The Constitution Unit


Judicial Diversity

Public Seminars 2011-12

Hazel Genn

Above: Prof Dame Hazel Genn

Prof Dame Hazel Genn (Dean of UCL Laws)

Date and Time: Monday 20 February, 1.00 pm
Venue: Council Room, The Constitution Unit

Prof Genn set the framework for discussion: what is diversity? The English judiciary is dominated by white Oxbridge males as appointment to senior posts was, until late 1990s, based on invitation and patronage. There has been a change in the demographics of the legal profession, but not of judicial office. Debate has centred on gender and ethnicity but has not yet broadened out to other issues: socio-economic background, class, sexuality and geography. Diversity matters for public legitimacy, equal opportunities, and diversity makes a difference to judicial decision making.

Some statistics: the UK Judiciary was almost literally 100% male from 1950s to end of the 1980s. By 2008 there had been some changes, but at the lower levels, known as the 'prestige effect'. The current UK Supreme Court is almost entirely Oxbridge and UK does badly by international comparisons of supreme courts. There are, however, much higher level of female and BME judges in tribunals.

The argument has been that we should see a 'trickle up' effect over time. The legal profession is now much more diverse, although the numbers at top of profession are still small. This problem is not unique to the judiciary or law and there are similar issues in higher education.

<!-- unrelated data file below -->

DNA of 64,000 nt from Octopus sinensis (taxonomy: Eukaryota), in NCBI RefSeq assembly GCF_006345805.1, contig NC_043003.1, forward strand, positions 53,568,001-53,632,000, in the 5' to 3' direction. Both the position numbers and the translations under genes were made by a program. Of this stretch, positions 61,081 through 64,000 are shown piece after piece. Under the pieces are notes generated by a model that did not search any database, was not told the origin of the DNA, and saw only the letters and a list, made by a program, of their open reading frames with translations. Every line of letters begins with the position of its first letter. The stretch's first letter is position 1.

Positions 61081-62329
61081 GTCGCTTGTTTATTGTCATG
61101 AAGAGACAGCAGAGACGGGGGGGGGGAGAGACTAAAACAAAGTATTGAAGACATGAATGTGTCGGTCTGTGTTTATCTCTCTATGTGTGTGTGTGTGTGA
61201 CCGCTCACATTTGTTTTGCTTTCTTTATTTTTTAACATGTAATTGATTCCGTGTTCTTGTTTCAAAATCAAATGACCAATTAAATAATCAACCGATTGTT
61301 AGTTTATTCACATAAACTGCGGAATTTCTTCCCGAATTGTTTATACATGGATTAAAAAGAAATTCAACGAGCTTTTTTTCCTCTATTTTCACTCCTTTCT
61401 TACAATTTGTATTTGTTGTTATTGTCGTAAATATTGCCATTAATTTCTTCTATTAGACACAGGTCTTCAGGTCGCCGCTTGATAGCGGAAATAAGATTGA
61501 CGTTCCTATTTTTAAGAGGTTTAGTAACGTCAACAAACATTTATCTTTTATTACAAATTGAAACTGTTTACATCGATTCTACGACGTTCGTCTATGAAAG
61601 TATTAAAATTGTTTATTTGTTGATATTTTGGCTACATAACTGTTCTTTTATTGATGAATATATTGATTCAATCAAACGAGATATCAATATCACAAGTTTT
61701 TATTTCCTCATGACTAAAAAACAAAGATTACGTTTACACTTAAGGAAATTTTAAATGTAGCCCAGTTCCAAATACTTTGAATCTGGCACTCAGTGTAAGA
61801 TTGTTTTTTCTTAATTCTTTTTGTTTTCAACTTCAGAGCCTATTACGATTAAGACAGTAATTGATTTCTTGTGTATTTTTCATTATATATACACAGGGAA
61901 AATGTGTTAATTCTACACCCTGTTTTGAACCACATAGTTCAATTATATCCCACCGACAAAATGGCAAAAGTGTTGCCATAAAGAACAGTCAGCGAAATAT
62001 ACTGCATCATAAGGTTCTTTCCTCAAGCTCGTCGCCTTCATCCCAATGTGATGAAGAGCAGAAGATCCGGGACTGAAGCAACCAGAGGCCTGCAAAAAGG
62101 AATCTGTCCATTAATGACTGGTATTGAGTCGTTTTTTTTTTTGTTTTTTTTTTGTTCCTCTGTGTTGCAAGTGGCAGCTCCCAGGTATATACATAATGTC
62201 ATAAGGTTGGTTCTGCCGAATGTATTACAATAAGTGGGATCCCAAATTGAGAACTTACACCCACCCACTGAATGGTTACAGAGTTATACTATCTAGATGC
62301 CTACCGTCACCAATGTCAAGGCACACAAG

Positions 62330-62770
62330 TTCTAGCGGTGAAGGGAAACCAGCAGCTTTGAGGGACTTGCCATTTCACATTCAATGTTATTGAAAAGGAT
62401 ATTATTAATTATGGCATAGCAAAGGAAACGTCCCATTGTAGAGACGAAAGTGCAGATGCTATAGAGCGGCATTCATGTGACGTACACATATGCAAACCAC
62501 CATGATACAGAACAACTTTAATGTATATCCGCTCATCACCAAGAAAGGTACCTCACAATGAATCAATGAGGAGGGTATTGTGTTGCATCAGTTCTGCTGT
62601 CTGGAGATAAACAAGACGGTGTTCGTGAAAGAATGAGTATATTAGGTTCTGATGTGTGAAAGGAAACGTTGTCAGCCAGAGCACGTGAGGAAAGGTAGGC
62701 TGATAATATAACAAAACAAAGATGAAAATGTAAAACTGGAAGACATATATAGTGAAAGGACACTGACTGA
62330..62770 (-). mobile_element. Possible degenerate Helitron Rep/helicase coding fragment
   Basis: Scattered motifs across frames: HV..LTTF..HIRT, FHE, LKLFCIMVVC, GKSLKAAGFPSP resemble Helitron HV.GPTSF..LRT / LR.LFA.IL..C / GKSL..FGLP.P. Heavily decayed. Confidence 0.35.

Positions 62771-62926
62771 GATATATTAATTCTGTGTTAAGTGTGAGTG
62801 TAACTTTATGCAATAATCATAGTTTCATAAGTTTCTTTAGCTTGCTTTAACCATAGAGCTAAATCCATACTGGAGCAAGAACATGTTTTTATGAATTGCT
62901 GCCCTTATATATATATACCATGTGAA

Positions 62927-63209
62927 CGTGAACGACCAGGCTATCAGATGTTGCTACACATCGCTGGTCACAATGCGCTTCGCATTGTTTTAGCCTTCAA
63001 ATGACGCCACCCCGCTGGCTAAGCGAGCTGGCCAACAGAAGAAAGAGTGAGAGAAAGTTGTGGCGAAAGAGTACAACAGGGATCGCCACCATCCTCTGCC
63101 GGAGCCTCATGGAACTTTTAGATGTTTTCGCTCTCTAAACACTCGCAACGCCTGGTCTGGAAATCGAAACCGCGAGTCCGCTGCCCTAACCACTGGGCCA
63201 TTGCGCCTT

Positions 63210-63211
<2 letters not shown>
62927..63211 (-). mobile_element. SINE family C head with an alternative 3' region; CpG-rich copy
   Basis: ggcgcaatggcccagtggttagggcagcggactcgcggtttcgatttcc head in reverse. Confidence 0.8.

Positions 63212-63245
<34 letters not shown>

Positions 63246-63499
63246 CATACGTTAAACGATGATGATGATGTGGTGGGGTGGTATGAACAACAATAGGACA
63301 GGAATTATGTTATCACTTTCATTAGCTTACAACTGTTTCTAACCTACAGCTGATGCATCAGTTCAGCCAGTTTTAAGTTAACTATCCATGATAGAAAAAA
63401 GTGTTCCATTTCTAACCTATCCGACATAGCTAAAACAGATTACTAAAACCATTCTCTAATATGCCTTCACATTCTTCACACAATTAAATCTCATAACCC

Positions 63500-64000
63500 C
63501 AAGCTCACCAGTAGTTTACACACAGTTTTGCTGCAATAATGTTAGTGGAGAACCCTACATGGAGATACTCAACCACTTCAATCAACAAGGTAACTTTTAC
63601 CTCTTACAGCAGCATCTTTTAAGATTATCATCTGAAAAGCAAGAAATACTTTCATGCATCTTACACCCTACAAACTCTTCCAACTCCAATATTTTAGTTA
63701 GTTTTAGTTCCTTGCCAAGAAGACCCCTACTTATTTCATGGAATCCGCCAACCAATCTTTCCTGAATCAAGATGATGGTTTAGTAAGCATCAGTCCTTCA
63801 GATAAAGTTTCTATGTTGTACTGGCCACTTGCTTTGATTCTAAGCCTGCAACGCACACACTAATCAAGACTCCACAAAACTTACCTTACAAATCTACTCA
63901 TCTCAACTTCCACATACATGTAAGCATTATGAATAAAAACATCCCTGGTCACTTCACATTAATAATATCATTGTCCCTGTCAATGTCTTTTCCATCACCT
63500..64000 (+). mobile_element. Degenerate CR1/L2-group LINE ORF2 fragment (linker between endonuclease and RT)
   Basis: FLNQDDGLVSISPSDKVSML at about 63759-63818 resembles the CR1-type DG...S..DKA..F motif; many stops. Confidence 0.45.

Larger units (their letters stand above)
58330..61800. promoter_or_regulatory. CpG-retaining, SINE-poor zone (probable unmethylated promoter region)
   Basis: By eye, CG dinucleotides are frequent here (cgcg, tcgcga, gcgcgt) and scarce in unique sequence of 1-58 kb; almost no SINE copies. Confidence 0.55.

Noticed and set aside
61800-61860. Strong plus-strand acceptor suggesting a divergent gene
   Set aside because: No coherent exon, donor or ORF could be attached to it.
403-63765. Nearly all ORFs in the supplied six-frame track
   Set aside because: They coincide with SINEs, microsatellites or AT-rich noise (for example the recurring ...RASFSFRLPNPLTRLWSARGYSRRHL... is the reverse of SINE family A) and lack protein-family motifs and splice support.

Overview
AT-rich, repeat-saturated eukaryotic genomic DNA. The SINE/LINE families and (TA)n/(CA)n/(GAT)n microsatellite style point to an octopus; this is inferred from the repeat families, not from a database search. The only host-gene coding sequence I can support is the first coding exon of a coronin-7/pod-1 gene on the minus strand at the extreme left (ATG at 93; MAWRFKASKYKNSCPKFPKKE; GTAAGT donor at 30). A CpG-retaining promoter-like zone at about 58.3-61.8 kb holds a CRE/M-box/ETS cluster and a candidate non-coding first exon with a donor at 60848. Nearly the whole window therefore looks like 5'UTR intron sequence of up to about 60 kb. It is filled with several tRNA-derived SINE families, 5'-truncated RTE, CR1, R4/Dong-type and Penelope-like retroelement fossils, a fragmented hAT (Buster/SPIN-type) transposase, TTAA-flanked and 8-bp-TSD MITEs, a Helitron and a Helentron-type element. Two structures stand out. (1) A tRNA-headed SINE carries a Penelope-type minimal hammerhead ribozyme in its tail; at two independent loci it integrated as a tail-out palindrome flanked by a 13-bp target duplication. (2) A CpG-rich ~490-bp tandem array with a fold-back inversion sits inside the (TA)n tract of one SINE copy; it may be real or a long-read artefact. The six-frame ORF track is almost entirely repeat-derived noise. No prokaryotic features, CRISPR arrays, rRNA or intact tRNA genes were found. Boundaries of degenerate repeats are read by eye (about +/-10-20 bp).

Part of the remit of the Judicial Appointments Commission was to foster diversity and they have a statutory obligation to increase the diversity of the pool. Those who designed the system came up with some categories of diversity there was a conflict between merit and diversity criteria. Their objective became to define merit through clear criteria, notably to dismantle barriers to application, adopt transparent and fair procedures, and do outreach to maximise size and diversity of pool. The belief of the JAC was that if you did these things you would inevitably get a more diverse bench. A decision was taken not to have a specific diversity criteria.

The outcomes have been that the judiciary has got through huge and painful culture change. People now accept that appointment to the bench is based on open fair selection. There is also a huge increase in people applying and the quality has mostly been very high. There has, however, been impatience at the speed of change. Lord Neuberger recommended using the Equality Act to promote positive action in tie-break situations.

Prof Genn explained the continuing challenges. Qualified people still don't apply as there is a lack of confidence about people putting themselves forward. There is also tendency to make safe rather than creative selections since it is almost impossible to get rid of a judge once appointed. Assessments about who will do the job best can be made in ways that over-value familiar traits and under-value unfamiliar ones. Who do we trust to work in unfamiliar territory?

Prof Genn believes the maximalist conception of merit is illusory. When we are struggling to identify which candidate is best, why not just choose the female or BME candidate? We should definitely be using the Equality Act provision.

A Q&A session followed the talk, with questions from Sir Tom Legg and Sir Suma Chakrabarti under Chatham House Rule.

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